Verbal problem-solving, executive functioning and language development in autism spectrum disorders
Alderson-Day, Benjamin David
Day, Benjamin David Alderson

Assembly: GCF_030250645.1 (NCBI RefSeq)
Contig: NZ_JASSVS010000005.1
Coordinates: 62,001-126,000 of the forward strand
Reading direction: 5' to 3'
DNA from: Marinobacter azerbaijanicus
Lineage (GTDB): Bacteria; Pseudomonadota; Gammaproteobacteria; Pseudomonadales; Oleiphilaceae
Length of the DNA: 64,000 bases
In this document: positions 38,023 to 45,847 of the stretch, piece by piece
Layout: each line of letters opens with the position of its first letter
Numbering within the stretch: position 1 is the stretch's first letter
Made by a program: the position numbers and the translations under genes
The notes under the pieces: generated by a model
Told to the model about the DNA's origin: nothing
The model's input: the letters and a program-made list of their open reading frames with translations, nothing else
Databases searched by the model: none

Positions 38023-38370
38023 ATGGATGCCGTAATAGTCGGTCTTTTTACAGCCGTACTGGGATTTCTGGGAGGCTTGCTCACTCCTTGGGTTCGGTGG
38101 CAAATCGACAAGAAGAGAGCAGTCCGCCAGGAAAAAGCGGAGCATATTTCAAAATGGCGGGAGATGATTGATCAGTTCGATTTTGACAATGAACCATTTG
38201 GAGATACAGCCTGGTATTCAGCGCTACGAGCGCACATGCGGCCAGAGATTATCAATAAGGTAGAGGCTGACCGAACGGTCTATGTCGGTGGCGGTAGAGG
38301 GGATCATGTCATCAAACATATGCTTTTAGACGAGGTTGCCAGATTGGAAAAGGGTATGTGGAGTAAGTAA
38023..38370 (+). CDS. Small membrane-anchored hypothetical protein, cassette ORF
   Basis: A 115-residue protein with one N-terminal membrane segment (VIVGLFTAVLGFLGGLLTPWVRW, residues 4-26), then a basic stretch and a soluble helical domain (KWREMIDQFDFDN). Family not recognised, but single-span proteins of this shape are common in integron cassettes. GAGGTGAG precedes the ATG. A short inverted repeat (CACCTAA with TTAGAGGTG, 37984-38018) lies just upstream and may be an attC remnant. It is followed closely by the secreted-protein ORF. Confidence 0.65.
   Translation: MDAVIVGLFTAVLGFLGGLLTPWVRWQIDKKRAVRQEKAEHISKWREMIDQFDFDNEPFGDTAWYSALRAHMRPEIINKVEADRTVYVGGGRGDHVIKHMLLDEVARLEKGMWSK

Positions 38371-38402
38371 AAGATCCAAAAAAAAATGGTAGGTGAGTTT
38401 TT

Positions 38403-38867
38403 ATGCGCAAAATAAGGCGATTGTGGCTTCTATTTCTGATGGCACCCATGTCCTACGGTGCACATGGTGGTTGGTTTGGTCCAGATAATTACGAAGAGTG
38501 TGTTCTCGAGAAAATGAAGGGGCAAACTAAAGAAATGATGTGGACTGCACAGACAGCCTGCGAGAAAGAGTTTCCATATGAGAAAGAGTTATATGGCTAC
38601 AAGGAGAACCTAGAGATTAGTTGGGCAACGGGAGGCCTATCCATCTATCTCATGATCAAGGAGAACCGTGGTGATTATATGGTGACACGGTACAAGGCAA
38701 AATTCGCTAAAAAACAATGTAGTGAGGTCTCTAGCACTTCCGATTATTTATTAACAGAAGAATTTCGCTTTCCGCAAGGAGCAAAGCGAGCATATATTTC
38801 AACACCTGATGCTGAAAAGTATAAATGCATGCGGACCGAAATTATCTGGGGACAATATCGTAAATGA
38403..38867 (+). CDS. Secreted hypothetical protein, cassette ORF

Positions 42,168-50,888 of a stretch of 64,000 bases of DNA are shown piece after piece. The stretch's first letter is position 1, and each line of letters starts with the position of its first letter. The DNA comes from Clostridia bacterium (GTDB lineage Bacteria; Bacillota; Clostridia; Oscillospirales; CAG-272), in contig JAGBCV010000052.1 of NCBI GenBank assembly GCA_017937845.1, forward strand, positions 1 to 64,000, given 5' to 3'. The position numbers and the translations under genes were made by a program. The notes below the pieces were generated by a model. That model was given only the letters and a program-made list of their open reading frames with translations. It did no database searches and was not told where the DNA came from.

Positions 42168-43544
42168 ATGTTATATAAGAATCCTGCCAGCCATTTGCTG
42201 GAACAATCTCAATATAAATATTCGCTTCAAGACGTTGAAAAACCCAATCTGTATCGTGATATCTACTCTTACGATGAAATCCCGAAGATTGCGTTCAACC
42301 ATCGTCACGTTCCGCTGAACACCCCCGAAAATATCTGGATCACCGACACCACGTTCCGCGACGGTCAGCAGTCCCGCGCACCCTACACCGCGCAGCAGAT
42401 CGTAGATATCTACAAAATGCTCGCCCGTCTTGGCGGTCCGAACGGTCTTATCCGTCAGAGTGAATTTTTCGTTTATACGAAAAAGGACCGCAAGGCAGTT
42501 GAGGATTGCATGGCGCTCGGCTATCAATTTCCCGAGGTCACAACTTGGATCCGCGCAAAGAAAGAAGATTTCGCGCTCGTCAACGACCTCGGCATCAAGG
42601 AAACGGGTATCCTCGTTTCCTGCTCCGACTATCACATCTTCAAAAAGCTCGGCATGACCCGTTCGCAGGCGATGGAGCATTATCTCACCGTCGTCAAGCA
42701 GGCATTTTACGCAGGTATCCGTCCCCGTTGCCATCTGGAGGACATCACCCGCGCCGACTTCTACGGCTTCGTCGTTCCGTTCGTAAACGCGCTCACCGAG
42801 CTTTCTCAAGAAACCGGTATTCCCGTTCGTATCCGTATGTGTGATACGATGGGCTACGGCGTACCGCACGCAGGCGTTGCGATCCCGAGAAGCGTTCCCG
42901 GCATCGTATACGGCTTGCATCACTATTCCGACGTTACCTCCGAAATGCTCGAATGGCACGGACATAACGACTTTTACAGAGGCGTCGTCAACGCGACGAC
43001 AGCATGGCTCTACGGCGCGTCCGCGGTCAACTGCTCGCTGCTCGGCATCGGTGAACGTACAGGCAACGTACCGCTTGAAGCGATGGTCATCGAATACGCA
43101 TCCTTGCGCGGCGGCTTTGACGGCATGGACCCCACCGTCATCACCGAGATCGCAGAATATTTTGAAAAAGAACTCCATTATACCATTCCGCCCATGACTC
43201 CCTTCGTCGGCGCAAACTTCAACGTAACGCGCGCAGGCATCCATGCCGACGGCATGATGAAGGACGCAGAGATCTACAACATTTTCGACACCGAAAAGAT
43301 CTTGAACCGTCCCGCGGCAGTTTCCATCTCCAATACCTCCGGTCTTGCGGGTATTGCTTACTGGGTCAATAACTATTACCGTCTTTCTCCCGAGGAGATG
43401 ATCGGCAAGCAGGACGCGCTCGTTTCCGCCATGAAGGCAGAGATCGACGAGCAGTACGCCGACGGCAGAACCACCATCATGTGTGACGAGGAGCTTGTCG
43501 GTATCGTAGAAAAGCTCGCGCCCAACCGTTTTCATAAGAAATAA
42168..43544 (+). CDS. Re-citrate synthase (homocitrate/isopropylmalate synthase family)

Autism spectrum disorders (ASDs) are primarily defined by problems with social interaction and communication, but they are also associated with a complex cognitive profile. One area of difficulty for children and adults with ASD is problem-solving, or the process of identifying a solution to a puzzle or question where the answer is hidden. This can be seen on the Twenty Questions Task (TQT), a commonly-used measure of verbal problem-solving and executive functioning. Children with autism are consistently less efficient than typically-developing children in their questioning on the task: for instance, rather than ask a general, category-based question (e.g. “Is it a living thing?”) they may ask about single items (“Is it the dog?”) or very restricted groupings (“Is it something you wear on your feet?”). This has previously been interpreted as an example of a concept formation deficit in autism, deriving from underlying difficulties with complex and integrative information processing. However, success in problemsolving relies on a number of cognitive and linguistic processes that may be impaired in ASD. This thesis attempts to identify which of these may better explain autistic problem-solving performance, using the TQT as a specific example. The first experiment presented here examines the role of executive functioning difficulties in this profile. The performance of 22 children with ASD and 21 age- and IQ-matched typically-developing (TD) children was compared on a version of the TQT adapted to assess planning skills prior to problem-solving and selective attention during the task. Compared to controls, ASD participants were less efficient in their planning of questions, although not all ASD participants had difficulty constructing a plan. No specific effects of selective attention were evident. The second and third experiments explore the importance of atypical language development to this profile, using the example of deafness. Experiment 2 compares the performance of deaf (n = 9) and hearing (n = 27) adults on the TQT, replicating prior evidence of less efficient problem-solving in deaf graduate students. Experiment 3 contrasts TQT performance in 13 deaf schoolchildren with the ASD and TD data acquired in experiment 1. Like ASD children, deaf children were less efficient in their questioning than TD participants, even when controlling for cognitive ability differences. Both autism and deafness are associated with delays in early language development, whereas Asperger Syndrome (AS) is not. To test whether language delay explains autistic problem-solving difficulties, experiment 4 compares TQT performance in 15 children with autism, 15 AS children and 15 age- and IQ- matched typically-developing controls. Participants with autism asked less efficient questions than both AS and TD participants, between whom no differences were observed. This suggests that the problem-solving profile in autism may be better explained as a consequence of atypical language development, rather than other aspects of information processing or executive dysfunction.